Story Produced by New Hampshire Bulletin
Even in August, school buses weren’t a major concern for officials in Auburn. The bus company the district contracts with said there would be enough staff to fill the routes, Superintendent William Rearick said.
But at the start of the school year, after the first Friday of operation, three of the drivers quit – some to work at other bus companies and others to leave driving entirely. Then, two weeks later, three more left.
The district moved quickly to pivot. The resulting email to parents read like an SAT prompt.
“Students on Bus 1 will be picked up by Bus 3 and 5,” the Sept. 9 email read. “. . . Students on Bus 5 will be picked up approximately 10 minutes later than usual. … Students on Bus 6 will be picked up by Bus 2 after 2 completes its run. The Bus 6 route will begin around 8:30.”
The district had reshuffled the schedule, but the overall concept was simple, Rearick said: “They had to double up bus routes.”
After months of summertime worry about a statewide shortage of bus drivers, many New Hampshire school districts have had to enter the new school year short on staff.
For some, it’s meant changing class start times. For others, class field trips and sports games have become weekly juggling acts.
But for nearly all superintendents Rearick knows, the hiring pipeline has caused strains.
“When we’re at the meetings, there’s a lot of head-nodding when someone mentions, ‘Oh, we’re short bus drivers,’” he said.
“I hope it’s short-term and then it kind of corrects itself, but I don’t know how long it will be,” he said.
When Oyster River Cooperative School District ended the past school year, about four drivers left their positions, Superintendent Jim Morse said. By September, the search for their replacements – and other vacancies – was ongoing.
“We have 31 bus runs in the district,” Morse said. “We only have 21 drivers. So we had to reconfigure.”
Faced with that problem, the district took sweeping measures. Students, who had once been bused largely simultaneously, were split into two groups, one comprising students in kindergarten through fourth grade and another made up of students in grades five through 12. They pushed the older group into a 15-minute earlier start time – 8:05 a.m. – allowing the district to use the 21 buses twice in the morning to pick up each of the age groups on time. And they divided the afternoon schedules so that the younger students would arrive home later than usual.
“We do a double-run system where before we were largely a single-run system,” Morse said.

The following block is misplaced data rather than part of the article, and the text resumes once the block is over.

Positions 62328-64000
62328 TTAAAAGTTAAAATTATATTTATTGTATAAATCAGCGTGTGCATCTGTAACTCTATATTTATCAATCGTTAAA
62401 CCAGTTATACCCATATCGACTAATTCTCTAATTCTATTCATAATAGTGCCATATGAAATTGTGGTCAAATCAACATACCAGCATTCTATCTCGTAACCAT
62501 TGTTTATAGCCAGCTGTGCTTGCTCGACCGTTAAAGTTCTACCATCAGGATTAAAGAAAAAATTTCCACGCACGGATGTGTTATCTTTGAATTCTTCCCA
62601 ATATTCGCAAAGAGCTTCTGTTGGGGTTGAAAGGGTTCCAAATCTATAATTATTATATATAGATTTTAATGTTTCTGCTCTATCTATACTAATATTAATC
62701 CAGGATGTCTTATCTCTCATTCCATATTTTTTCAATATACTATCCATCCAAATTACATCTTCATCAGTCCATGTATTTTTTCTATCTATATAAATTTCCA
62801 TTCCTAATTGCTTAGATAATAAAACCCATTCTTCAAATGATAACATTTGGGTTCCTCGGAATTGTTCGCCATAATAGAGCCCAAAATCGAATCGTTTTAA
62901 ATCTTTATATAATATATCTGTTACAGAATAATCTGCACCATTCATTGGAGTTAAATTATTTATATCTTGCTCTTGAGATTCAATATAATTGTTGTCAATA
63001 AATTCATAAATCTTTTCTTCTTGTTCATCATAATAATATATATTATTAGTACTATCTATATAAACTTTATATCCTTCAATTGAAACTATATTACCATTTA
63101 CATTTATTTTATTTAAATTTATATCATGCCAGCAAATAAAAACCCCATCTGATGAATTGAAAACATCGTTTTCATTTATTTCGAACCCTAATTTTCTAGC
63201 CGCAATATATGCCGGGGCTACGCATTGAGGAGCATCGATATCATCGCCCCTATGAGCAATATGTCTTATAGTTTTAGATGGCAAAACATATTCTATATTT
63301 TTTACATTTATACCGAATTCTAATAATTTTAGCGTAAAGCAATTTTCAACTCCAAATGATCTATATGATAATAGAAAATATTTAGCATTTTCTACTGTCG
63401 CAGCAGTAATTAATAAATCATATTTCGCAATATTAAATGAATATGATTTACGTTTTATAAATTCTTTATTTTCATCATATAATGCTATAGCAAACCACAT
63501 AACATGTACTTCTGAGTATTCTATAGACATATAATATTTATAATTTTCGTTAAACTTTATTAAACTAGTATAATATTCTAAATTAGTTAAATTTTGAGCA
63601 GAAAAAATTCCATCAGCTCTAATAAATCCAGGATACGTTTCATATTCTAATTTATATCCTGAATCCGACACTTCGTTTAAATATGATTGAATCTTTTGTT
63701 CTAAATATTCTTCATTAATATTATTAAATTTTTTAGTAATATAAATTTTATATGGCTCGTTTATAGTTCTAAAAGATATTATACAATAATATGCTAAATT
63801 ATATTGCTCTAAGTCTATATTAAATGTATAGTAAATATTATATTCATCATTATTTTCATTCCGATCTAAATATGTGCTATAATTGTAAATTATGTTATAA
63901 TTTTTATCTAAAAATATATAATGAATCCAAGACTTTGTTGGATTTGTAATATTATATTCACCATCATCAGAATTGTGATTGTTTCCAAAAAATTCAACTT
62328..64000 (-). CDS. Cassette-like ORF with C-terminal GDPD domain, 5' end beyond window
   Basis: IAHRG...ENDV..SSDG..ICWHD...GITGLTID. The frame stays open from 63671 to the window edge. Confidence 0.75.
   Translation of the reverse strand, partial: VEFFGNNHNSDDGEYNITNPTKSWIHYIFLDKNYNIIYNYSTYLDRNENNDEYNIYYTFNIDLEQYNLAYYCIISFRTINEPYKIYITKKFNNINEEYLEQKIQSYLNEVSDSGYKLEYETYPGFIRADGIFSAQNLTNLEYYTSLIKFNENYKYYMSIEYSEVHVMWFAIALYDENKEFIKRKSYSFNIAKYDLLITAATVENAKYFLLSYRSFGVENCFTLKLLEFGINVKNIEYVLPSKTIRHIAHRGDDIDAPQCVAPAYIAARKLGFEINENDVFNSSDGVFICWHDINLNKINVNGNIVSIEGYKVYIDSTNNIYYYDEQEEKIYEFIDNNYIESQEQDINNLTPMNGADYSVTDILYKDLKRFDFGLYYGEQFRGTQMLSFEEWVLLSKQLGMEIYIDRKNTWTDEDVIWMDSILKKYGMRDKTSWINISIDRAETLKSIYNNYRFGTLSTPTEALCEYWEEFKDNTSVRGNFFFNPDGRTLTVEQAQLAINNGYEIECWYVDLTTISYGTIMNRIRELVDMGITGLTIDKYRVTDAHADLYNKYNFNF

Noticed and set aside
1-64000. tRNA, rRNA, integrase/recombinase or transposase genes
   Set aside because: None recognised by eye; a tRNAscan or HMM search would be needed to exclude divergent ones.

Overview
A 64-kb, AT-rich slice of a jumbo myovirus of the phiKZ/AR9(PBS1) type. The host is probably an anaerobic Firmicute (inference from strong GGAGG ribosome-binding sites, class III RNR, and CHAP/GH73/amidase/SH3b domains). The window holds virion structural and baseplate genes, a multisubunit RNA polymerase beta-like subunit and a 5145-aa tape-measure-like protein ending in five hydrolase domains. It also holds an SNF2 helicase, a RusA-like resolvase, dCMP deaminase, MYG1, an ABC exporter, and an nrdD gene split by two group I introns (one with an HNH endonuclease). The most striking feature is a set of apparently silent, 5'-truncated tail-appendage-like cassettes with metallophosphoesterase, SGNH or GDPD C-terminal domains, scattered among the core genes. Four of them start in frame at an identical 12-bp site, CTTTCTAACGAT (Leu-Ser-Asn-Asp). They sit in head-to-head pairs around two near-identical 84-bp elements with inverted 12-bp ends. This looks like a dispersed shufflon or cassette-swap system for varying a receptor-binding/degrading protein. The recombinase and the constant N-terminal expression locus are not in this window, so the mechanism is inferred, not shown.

By and large, the district pulled it off; the new scheduling system has allowed students to get to school as they return to in-person learning.
But the driver shortage has had a number of ripple effects as well. The all-hands-on-deck morning and afternoon bus schedules have meant school field trips must be limited. No longer can a class take a whole day to tour somewhere; the schools need each and every bus by mid-afternoon to get the students home.
Traditionally, Morse said, “one of our fifth-grade classes goes to the White Mountains for an overnight team-building field trip, and we can’t support that because we need the bus here.”
Sporting events have also proved challenging. To keep all buses running, afternoon and evening practices and games have been postponed to later in the day. But in some cases, competing teams from other districts have not been able to accommodate those scheduling changes themselves, Morse said.
“The biggest impact of our lack of drivers is on our sports program,” he said. “It has not had an impact on the number of athletes who are participating, but it has had a dramatic impact on our parents who have to figure out how we’re going to get this kid to that away game.”
The problem is nothing new, Morse said. The district has faced shortages dating back to 2018. In the 2019-2020 school year, the schools had finally caught up on their hiring. Then the pandemic hit, and the gains were quickly lost.
Roots of the shortage
New Hampshire’s current school bus shortage has been exacerbated by the pandemic. But some of its root causes are decades in the making.
In the past, bus driving was seen by many as a means of supplementing their existing income, Morse said.
“They might run a small store and might be a farmer, or they might have their own financial consulting business or something,” he said. Twenty hours of driving a week, which often carried health insurance, was a strong incentive for the self employed.